Saint Etienne - "More Words And Music By Saint Etienne"

Sarah Cracknell and co. have two albums in my year end ten. Not sure if this qualifies as a separate album because it was sold exculsively as part of "WAMBSE" at concerts on their recent concert tour of the US.

Sonically, the ten song longplayer stands on its own. It doesn't have the production sheen lovingly slathered on the host album. But that's part of its charm. A more organic sounding elpee full of top notch tunes as if it was produced as a separate entity. Sometimes less is more.

Don't get me wrong. This isn't an album of demos or throwaways. Sure, there are a couple of covers ("Manhattan" and "Just Friends", originally recorded by Scott Walker and Amy Winehouse, respectively). But they are tailored to the Saint Etienne sound. There's "Lullaby", a track released as the b-side of "I've Got Your Music", which is a beautiful coda alongside previously unreleased gems. Two quirky instrumentals ("Racing Car" and the Kraftwerk-esque "Landscape") plus "Fairground Rock And Roll", a cheeky, slightly raucous, Beach Boys inspired track, keep things buoyant through.

"MWAMBSE" is a magnificent compliment to the shinier, more effervescent parent album. A gorgeous, swoonsome comedown from a night out in London town.

Sam Sparro - "Return To Paradise"

Mr. Sparro's sophomore longplayer didn't receive much commercial fanfare, but it's certainly head and shoulders above his debut. Less emphasis on the electronics, less atmosphere (ie. megahit "Black And Gold") and big on disco attitude and funky fierceness.

Sam testifies on standout track, "Happiness", an exhilarating, 90s house inspired hip wiggler that defies anyone not to get up to get down. I wish he had the good sense to produce an old school seven minute extended version.

Jam & Lewis inspired "Let The Love In" is a real gem. His obvious love of Prince is felt in the sideways "Sign O' The Times" influenced "Yellow Orange Rays". Elsewhere, Sam's tender side shows up on "Shades Of Grey", the album tearjerker. Disco moments include "Paradise People", "We Could Fly" and "Closer". Quirky, funkiness abounds on "The Shallow End".

Tracey Thorn - "Tinsel And Lights"

A Christmas themed longplayer in a year end Top 10 is not a regular occurrence. However, when it's not strictly a tried and true seasonal effort - few Christmas trees, a little light on Santa sightings, not a reindeer in sight - then it makes sense to expand the boundaries on acceptable times of year to spin it.

"Tinsel And Light" is one of those albums. Keen songwriting, not reliant on a hard and fast Christmas theme, a delicately and homespun sounding effort and songs that evoke feelings of winter rather than the spirit of Saint Nick.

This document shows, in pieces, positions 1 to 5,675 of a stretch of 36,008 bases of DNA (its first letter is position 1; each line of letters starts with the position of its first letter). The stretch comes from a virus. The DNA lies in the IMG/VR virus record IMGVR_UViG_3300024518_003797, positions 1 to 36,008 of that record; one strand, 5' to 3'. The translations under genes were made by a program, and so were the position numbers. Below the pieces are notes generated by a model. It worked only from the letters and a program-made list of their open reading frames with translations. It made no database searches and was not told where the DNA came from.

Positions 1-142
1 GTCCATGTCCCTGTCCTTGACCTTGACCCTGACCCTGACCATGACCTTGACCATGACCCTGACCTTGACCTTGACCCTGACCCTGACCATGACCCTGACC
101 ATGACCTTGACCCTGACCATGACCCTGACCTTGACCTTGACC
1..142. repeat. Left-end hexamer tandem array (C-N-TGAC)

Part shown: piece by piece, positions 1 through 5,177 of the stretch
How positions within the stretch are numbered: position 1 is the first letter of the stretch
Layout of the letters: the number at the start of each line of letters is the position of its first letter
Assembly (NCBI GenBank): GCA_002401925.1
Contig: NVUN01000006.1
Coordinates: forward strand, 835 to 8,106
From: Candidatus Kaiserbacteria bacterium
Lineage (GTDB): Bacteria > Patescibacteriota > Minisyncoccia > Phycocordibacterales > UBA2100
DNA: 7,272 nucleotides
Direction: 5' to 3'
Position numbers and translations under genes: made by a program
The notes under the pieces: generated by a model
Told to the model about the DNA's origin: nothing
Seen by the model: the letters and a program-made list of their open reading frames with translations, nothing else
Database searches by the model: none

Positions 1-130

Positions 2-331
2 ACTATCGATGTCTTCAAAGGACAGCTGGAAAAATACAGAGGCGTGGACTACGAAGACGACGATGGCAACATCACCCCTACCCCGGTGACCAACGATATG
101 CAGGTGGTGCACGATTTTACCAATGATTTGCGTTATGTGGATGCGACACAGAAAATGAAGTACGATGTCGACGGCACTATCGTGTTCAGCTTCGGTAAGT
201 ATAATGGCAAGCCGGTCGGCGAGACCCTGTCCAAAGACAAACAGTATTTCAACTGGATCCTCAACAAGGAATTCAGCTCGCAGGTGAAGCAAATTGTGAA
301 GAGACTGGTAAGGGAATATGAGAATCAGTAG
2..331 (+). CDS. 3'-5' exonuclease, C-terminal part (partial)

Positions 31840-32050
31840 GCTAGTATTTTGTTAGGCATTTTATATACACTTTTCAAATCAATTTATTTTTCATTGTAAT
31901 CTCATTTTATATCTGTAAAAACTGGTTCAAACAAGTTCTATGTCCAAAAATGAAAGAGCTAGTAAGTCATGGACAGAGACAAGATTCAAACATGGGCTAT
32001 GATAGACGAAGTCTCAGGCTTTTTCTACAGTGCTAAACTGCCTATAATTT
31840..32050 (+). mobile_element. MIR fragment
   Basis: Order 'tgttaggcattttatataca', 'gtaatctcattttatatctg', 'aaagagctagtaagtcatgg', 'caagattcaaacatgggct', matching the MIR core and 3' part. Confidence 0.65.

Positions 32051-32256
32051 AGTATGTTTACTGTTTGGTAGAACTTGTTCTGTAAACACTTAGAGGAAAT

Album opener and original composition, "Joy", is a contemporary carol which beautifully encapsulates what it's like to remember the youthful wonder of the Christmas season. The covers have been tastefully chosen. You could be forgiven for thinking "Hard Candy Christmas", originally recorded by Dolly Parton, is a Thorn original. Musically and lyrically, along with the rest of the album, feels very much her own rather than recordings of other people's material.

Scritti Politti makes two appearances on the album, sort of. Tracey does a jolly version of "Snow In Sun", which originally appeared on their Mercury nominated longplayer, "White Bread Black Beer". Then Scritti main man, Green Gartside, duets with Lady Thorn on a Low's "Taking Down The Tree". Randy Newman's "Snow", recorded by everyone from Claudine Longet to Saint Etienne, is given a haunting, stripped back feel with Tracey's achingly beautiful vocal placed over a simple piano arrangement. All in all a gorgeous album suitable for any season.

Jessie Ware - "Devotion"

Every now and again, a dark, seductive, soul album rises to the top of the scene in the UK. This year, "Devotion" used its sublime charm to win over wine bars and the cool cats that inhabit them. This is not a bad thing.

Jessie has a warm, velvety vocal which is lovingly placed over sparse, icy beats. It's that juxtaposition, which hearkens back to trip hop classics like "Blue Lines" by Massive Attack, that makes the album immediately appealing.

Gorgeous, standout cuts include the quietly insistent "Wildest Moments", the slinky "Running" and the swinging, early 80s R&B inspired "Sweet Talk". Intoxicating.

The 2 Bears - "Be Strong"

Fancy a little boogie around the living room? Then "Be Strong", the debut longplayer from The 2 Bears is for you. Imagine New Order meets The Specials at The Hacienda. That's sort of a sideways description of the album. It's an amalgamation of house, hip hop and two step delivered with a healthy dose of indie personality.

Packed full of house inflected choons, this album would've easily had five Top 20 singles if it had been released in the mid-90s. "Work", "Ghosts & Zombies", "Warm & Easy" and the title track are serious earworms that never tire after repeated listens. Even "Bear Hug", which I resisted initially and can sound like a bit of novelty, has a hip wiggling charm about it.

"Be Strong" is the sound of England through the eyes of and ears of Joe Goddard (from Hot Chip) and musical compatriot Raf Rundell. Witty, thoughtful and it has a great beat you can dance to. Set to make you move, just get up on this groove.


  1. Really wonderful selection of albums for 2012! PSB, Tracey Thorn, Bright Light Bright Light and Saint Etienne all make my 20 for 12. I collected so much great music in 2012 that I am still not finished working out my favorite albums to make up a list.

  2. very nice selection. not familiar with the 2 bears at all, but will go check them out asap, thx to your recommendation. for comparison, here's my top ten tunes and top ten albums of '12: